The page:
Faced with the perpetual disappearance of livestock from his vast farm, a South African farmer decided to devise a way of using mobile technology to monitor his flock.
Erard Louw, from Cape Town, equipped his sheep with cellphones programmed to switch on, only when the sheep start running. When this happens, the farmer gets a call from his sheep, something that he says he dreads as it is always “bad news.”
“As they run it gives me a phone call and says ‘sheep one’ or ‘sheep two’ and so on, so at least I know where to start looking because the farm is 750 hectares,” Louw was quoted as saying by The Cape Times.
His invention includes tying cell phones on to the collars of at least four sheep in separate flocks on his farm. Louw reportedly had 27 sheep and 13 lambs stolen from his farm by thieves who cut through the fence.
The situation is not helped by the fact that police stations are located far away. Louw says that there is no point in calling them in case there is a break-in since the police will always either fail to have a vehicle at their disposal, or no petrol to access his farm on time.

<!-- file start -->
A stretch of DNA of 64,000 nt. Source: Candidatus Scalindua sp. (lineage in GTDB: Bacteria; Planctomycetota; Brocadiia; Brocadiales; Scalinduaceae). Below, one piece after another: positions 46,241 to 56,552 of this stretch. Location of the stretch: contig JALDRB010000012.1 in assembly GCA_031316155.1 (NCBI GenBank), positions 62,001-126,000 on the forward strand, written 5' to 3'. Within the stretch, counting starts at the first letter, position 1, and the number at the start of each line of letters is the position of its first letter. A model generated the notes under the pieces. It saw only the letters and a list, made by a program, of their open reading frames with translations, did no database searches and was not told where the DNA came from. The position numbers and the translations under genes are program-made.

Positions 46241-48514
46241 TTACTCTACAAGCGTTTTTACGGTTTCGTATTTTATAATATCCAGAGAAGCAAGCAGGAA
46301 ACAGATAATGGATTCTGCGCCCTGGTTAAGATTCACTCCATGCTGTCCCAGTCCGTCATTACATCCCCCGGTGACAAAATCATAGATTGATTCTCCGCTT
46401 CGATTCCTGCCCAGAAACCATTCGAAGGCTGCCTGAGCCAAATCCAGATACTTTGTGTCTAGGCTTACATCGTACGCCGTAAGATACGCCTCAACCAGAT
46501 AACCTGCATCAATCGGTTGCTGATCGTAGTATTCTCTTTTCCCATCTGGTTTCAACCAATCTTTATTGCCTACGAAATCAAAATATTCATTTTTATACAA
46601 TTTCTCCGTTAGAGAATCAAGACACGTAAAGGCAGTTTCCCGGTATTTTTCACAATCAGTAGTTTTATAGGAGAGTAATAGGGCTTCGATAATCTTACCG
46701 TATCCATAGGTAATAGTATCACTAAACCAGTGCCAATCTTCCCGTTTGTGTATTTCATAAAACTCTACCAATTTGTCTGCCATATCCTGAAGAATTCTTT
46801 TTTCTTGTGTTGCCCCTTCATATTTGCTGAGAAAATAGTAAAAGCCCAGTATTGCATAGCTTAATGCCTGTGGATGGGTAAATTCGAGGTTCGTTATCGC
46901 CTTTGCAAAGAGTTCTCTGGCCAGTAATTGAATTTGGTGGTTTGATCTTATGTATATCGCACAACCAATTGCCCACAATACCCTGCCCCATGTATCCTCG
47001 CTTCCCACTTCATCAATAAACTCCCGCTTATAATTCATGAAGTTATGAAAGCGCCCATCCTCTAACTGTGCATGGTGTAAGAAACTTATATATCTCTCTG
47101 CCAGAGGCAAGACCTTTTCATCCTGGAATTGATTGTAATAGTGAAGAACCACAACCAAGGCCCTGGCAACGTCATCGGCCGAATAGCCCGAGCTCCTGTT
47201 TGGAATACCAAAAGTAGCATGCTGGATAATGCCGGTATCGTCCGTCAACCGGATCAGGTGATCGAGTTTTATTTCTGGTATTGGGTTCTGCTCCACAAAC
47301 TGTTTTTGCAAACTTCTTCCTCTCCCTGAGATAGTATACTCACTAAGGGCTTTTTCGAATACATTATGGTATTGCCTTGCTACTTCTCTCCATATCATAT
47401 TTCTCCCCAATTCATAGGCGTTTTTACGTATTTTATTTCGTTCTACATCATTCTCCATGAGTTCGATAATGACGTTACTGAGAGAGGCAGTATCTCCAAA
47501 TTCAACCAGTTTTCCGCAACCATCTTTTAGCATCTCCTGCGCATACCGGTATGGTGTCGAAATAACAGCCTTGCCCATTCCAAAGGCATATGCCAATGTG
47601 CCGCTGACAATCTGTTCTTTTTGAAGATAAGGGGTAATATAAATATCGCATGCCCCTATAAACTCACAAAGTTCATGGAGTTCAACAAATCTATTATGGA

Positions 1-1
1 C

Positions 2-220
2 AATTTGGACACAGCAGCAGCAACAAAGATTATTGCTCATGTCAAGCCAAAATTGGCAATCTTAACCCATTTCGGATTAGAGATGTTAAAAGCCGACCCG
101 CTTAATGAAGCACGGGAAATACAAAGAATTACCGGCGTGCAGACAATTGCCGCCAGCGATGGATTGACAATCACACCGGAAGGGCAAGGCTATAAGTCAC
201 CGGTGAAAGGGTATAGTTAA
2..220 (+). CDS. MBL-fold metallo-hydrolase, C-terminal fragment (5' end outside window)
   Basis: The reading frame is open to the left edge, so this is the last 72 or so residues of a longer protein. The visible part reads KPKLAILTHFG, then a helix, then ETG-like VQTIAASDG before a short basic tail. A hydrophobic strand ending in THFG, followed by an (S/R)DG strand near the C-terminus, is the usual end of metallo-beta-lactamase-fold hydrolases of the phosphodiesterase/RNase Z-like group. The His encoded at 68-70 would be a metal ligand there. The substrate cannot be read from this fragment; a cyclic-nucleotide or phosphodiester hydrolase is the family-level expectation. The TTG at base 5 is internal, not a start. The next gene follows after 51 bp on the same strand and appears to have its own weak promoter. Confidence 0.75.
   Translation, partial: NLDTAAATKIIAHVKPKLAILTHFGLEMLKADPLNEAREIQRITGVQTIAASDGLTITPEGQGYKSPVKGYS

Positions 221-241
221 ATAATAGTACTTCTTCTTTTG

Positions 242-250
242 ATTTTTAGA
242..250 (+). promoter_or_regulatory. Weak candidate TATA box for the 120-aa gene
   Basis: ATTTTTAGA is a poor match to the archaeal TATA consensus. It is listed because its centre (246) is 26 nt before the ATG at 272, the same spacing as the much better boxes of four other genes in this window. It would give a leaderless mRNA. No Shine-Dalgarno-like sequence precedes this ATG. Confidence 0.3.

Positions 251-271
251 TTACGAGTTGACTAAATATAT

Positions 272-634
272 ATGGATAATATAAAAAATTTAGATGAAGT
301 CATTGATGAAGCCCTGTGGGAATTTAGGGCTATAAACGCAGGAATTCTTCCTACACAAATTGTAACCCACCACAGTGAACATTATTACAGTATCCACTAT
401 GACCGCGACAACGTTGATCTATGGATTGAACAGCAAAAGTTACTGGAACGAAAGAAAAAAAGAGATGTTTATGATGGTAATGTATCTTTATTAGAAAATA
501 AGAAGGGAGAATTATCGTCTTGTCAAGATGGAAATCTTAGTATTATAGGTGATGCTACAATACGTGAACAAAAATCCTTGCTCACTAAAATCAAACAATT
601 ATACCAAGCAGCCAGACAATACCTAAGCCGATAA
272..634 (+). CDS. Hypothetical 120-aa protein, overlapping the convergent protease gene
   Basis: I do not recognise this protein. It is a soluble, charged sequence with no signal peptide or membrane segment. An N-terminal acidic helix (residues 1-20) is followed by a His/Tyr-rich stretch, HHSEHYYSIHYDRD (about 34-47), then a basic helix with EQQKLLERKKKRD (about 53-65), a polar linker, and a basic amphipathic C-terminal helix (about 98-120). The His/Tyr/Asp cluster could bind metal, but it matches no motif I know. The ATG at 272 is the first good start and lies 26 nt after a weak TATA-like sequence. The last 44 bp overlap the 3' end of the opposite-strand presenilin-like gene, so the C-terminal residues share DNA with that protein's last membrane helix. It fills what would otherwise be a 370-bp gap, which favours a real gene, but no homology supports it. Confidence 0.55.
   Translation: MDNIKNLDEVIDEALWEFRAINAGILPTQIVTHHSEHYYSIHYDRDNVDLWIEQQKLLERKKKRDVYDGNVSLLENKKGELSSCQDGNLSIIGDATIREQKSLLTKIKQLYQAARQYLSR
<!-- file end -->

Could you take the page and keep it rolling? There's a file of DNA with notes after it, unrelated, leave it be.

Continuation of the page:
Shortly after installing the cell phones, the device helped catch one sheep snatcher.
“The phone did start ringing that night and I went out. I checked all the fences — because they normally cut the fences — and they were all okay and the gates were closed. But the phone kept ringing, so I knew they were running. Then I found a new place where they had cut the fence,” Louw narrated to The Cape Times.
Western Cape has been faced with increased number of stock theft, something that led to many farmers quitting from the industry.